State Fire Marshal Charles P. LeBlanc reminds residents that “if you blow it up, clean it up.”
Used fireworks can leave behind a great deal of debris. Proper cleanup of firework debris can help reduce the risk of an injury or fire from happening. If you have unused consumer fireworks, it is best to discharge the remaining fireworks during the legal discharge dates for your community.
The following are suggested tips for proper disposal:
- Clean up all fireworks debris.
- Submerge used fireworks in a bucket of water and soak for fifteen minutes to ensure they are cooled down and there are no smoldering embers that can start a fire.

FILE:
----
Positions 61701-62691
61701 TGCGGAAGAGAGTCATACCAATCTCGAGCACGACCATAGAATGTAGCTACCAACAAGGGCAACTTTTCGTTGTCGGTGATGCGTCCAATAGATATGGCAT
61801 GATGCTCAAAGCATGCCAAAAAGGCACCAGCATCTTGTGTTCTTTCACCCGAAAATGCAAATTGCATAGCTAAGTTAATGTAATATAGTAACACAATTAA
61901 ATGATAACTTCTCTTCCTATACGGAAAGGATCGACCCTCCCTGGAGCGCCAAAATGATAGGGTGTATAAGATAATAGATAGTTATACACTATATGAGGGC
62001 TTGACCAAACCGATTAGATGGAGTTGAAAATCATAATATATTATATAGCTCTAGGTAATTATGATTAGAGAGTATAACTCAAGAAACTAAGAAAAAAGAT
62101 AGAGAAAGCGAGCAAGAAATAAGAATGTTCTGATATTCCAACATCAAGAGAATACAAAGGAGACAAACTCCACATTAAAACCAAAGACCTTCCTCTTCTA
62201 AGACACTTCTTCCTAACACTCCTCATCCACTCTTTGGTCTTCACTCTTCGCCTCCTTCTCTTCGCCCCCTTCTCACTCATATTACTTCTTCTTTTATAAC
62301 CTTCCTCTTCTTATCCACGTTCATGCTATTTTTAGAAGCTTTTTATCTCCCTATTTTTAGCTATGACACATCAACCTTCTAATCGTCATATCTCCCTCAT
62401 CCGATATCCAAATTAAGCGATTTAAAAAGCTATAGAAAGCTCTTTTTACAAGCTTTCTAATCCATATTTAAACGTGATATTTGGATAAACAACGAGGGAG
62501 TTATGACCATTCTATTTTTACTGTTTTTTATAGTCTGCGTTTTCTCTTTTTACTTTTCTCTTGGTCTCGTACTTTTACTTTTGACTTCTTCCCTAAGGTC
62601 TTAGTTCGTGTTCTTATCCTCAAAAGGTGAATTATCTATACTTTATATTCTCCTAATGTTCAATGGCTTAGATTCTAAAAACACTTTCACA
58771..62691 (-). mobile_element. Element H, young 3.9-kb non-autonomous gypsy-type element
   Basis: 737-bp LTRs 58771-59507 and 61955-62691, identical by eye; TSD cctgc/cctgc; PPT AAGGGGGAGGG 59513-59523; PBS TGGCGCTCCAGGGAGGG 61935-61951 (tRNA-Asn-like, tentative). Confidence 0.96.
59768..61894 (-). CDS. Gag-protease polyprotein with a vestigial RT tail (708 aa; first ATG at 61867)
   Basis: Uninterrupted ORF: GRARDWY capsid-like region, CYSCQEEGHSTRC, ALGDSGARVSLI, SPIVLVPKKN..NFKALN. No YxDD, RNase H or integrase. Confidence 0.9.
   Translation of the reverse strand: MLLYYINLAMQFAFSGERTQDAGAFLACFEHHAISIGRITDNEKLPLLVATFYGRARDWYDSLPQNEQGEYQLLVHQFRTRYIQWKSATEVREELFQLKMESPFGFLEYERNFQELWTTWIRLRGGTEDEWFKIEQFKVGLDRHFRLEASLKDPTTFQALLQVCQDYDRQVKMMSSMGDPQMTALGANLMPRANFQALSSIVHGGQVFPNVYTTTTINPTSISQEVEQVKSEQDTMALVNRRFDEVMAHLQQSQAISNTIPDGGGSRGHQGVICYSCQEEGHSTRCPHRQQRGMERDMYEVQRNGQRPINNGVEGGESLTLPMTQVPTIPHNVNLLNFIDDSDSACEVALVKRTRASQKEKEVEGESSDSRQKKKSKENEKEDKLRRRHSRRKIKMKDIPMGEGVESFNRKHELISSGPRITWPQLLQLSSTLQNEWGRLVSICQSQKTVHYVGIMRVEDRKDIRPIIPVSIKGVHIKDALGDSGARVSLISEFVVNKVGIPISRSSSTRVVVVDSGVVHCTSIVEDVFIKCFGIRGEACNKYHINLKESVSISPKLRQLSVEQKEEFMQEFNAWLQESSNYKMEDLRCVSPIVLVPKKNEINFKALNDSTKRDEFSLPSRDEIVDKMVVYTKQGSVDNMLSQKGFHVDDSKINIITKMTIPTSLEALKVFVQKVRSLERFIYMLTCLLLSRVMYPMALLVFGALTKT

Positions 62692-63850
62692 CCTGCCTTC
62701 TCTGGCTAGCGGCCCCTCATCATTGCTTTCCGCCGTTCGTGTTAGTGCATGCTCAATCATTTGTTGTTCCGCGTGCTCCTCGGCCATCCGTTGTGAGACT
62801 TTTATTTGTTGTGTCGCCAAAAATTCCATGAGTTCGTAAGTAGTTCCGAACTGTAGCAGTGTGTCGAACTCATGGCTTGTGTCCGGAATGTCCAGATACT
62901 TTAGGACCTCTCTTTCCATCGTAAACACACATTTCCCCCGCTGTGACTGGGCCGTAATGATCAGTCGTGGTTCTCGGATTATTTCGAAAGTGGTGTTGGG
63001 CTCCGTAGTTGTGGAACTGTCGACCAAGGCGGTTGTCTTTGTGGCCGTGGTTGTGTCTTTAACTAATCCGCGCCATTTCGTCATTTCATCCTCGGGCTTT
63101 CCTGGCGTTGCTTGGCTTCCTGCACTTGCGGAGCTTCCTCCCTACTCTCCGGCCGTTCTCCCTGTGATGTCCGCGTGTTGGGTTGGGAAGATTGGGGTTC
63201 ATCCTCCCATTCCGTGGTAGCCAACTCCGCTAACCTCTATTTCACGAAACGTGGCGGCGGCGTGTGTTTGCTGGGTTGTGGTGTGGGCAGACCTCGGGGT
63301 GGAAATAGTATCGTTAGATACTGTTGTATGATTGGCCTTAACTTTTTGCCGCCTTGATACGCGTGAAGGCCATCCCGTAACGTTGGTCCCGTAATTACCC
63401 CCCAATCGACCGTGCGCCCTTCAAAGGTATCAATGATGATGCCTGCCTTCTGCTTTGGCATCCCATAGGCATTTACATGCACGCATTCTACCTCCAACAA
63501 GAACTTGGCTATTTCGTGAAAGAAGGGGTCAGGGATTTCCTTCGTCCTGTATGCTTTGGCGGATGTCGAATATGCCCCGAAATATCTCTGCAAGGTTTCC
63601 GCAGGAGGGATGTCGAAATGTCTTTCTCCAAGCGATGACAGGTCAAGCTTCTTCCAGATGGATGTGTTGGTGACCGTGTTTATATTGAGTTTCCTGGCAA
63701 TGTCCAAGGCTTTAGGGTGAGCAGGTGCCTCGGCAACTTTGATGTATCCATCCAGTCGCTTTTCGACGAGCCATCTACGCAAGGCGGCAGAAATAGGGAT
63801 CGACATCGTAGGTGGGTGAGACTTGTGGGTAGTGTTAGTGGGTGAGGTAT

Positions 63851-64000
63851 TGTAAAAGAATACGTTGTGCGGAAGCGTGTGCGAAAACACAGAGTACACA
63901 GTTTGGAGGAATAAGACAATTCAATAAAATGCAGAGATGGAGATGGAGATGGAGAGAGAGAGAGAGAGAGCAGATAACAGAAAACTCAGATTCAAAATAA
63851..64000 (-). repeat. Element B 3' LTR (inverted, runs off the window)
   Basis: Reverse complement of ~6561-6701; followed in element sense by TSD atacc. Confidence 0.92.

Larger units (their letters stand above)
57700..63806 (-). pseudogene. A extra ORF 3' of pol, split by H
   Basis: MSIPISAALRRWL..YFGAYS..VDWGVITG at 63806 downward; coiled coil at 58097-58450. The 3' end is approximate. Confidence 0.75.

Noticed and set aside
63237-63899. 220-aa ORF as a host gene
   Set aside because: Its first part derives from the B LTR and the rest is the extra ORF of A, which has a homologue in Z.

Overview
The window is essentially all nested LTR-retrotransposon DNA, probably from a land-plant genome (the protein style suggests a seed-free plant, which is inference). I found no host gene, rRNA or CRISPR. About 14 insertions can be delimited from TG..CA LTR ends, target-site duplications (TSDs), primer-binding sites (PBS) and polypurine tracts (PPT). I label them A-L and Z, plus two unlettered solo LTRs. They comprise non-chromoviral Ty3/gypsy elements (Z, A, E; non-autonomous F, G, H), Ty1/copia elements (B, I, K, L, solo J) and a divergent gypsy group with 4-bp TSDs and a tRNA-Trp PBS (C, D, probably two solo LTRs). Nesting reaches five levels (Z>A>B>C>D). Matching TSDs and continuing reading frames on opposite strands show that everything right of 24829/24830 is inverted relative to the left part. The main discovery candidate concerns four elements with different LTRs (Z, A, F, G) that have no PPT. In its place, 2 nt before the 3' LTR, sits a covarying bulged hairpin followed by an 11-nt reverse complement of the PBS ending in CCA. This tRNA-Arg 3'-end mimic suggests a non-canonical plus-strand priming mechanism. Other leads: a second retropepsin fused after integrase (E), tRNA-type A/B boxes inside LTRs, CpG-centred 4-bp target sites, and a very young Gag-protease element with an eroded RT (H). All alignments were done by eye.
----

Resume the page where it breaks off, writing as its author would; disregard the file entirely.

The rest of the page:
- Double wrap the soaked fireworks in plastic bags for disposal in your household trash.
- Return to your fireworks discharge area the next morning to clean up any remaining firework debris—things can be easily overlooked in the dark.
- Outside of the legal discharge dates, contact your local law enforcement agency on a non-emergency number to see if they collect unused fireworks for disposal.
- Check with a public fireworks display company to see if they can use the fireworks in a display show. To find a list of public fireworks display companies go to http://www.wsp.wa.gov/fire/fir
- If you find a homemade device or illegal explosive device, call 911 for instructions. Do not handle or move the device.
For more information about fireworks safety, public fireworks displays and the fireworks laws for your area, check our website at http://www.wsp.wa.gov/fire/fir